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debate response - Martin 1 Martin Pauler Professor Henge...

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Martin 1 Martin Pauler Professor Henge Ethics Info Age Monday, June 06, 2011 Debate One Response The topic of this debate was “Data mining projects involving massive governmental databases should be funded to ensure our national security”. Data-mining could play a possible role in the future of the safety of The United States of America, assuming that it is done efficiently, and the database is kept secure. Through the use of such a database, threats to the U.S. government and the people of the U.S. may be able to be thwarted, or rather effectively prevented. Data mining roots are traced back along three family lines: classical statistics, artificial intelligence, and machine learning. (Ho, Luan )As you can see from the article, data-mining has in a primitive form, been around for a very long time. Slowly progressing to the form is it taking today, data-mining as a powerful, even sometimes scary, tool. It is being used by advertising companies and law enforcement alike to make otherwise nearly impossible jobs easier. Want to open a new business, or branch into a new area ad increase consumer base? According to Stacy Cowley using data-mining, despite drawbacks of time commitment in cleaning and collecting information, is “In a word: priceless.” On the other hand though, data-mining can have a severe negative impact on the value of privacy for individual citizens. In an article from USA TODAY Quest strongly opposes heavy pressure from the NSA to hand over numerous call records of their customers. “NSA representatives pointedly told Qwest that it was the lone holdout among the big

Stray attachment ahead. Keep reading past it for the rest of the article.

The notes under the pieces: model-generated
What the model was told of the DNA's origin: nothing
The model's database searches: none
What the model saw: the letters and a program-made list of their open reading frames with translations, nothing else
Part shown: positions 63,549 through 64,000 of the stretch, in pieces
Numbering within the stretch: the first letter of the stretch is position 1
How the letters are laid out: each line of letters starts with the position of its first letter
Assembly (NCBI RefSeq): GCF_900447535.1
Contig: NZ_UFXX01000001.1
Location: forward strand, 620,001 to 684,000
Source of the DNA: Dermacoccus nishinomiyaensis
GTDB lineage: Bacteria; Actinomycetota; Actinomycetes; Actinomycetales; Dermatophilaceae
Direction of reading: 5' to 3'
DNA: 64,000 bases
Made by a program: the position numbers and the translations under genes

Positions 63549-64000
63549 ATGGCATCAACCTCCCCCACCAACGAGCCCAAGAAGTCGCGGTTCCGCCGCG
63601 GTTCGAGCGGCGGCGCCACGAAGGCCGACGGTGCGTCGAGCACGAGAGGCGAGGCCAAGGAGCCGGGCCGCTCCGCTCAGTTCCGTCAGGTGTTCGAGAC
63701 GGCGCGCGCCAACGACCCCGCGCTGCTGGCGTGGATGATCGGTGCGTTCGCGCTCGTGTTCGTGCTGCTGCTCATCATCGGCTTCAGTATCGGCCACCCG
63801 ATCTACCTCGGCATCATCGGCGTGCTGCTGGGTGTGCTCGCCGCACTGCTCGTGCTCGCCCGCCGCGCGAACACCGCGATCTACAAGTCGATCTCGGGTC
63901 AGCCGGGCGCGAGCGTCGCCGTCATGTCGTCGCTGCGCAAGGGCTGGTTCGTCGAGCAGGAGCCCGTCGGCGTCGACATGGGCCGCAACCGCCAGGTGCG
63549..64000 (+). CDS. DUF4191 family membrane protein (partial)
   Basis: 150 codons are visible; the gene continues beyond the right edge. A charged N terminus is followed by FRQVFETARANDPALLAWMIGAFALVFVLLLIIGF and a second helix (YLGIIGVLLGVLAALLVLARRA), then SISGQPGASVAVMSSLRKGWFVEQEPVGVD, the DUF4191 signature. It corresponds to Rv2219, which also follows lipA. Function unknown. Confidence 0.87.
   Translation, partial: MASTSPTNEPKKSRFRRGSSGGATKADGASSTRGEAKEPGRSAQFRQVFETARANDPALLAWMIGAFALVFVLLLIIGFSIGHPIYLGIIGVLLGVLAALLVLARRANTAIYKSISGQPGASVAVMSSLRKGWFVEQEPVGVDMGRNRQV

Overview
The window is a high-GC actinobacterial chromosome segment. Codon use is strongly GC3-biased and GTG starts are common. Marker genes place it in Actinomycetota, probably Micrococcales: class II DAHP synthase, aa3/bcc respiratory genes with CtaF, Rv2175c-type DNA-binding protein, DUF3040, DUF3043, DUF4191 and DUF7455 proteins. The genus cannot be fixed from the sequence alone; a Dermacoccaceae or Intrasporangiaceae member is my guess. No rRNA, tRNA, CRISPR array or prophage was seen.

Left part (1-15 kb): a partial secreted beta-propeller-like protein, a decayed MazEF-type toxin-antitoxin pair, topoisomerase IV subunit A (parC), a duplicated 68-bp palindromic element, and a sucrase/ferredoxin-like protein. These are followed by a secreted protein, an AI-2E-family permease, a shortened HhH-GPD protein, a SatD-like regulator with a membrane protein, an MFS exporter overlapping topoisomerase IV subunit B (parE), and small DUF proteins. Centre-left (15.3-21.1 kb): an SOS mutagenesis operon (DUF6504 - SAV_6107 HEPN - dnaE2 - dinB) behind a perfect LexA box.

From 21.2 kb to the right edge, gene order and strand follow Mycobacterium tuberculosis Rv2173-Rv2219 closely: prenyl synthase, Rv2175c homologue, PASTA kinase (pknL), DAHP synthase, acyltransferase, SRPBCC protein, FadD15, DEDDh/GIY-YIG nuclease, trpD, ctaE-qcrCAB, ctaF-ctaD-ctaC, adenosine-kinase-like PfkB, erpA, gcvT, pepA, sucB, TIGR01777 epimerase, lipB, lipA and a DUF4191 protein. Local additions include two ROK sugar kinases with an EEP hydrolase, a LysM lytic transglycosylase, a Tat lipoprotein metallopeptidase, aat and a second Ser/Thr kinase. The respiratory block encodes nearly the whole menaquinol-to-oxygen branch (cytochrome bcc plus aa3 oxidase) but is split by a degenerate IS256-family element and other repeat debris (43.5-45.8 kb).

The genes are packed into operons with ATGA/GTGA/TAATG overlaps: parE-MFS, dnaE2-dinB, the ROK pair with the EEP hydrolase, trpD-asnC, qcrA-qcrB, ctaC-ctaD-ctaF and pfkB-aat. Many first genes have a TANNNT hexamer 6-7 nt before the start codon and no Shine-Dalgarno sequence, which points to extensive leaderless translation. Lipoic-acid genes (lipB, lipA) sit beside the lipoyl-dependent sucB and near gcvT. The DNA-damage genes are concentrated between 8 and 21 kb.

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Martin 1 telecommunications companies.” (Cauley) The Foreign Intelligence Surveillance Act (FISA) was formed to prevent the government from illegally tapping and/or eavesdropping on American citizens. However, in this case the government bypassed the FISA court, and implemented their plan directly. This would seem to be a very direct infringement on the privacy rights of many citizens, in the name of collecting data-mining information. Data-mining activities have been around for a long time, but what exactly crosses the line has yet to be defined. Another example of data-mining being used improperly is the case of Brandon Mayfield. As reported by Teresa Anderson, through data mining processes used by the FBI it was found that the suspect, Brandon Mayfield, had at one time represented a terrorist as his lawyer in a legal hearing. In addition, the mosque where he attended was frequented by other known terrorists. This combined with a partial print from a terrorist train bombing in Spain, Mayfield was marked as a terrorist by the FBI. Later, the real terrorist was caught, but not before Mayfield was held by the U.S government as a terrorist.
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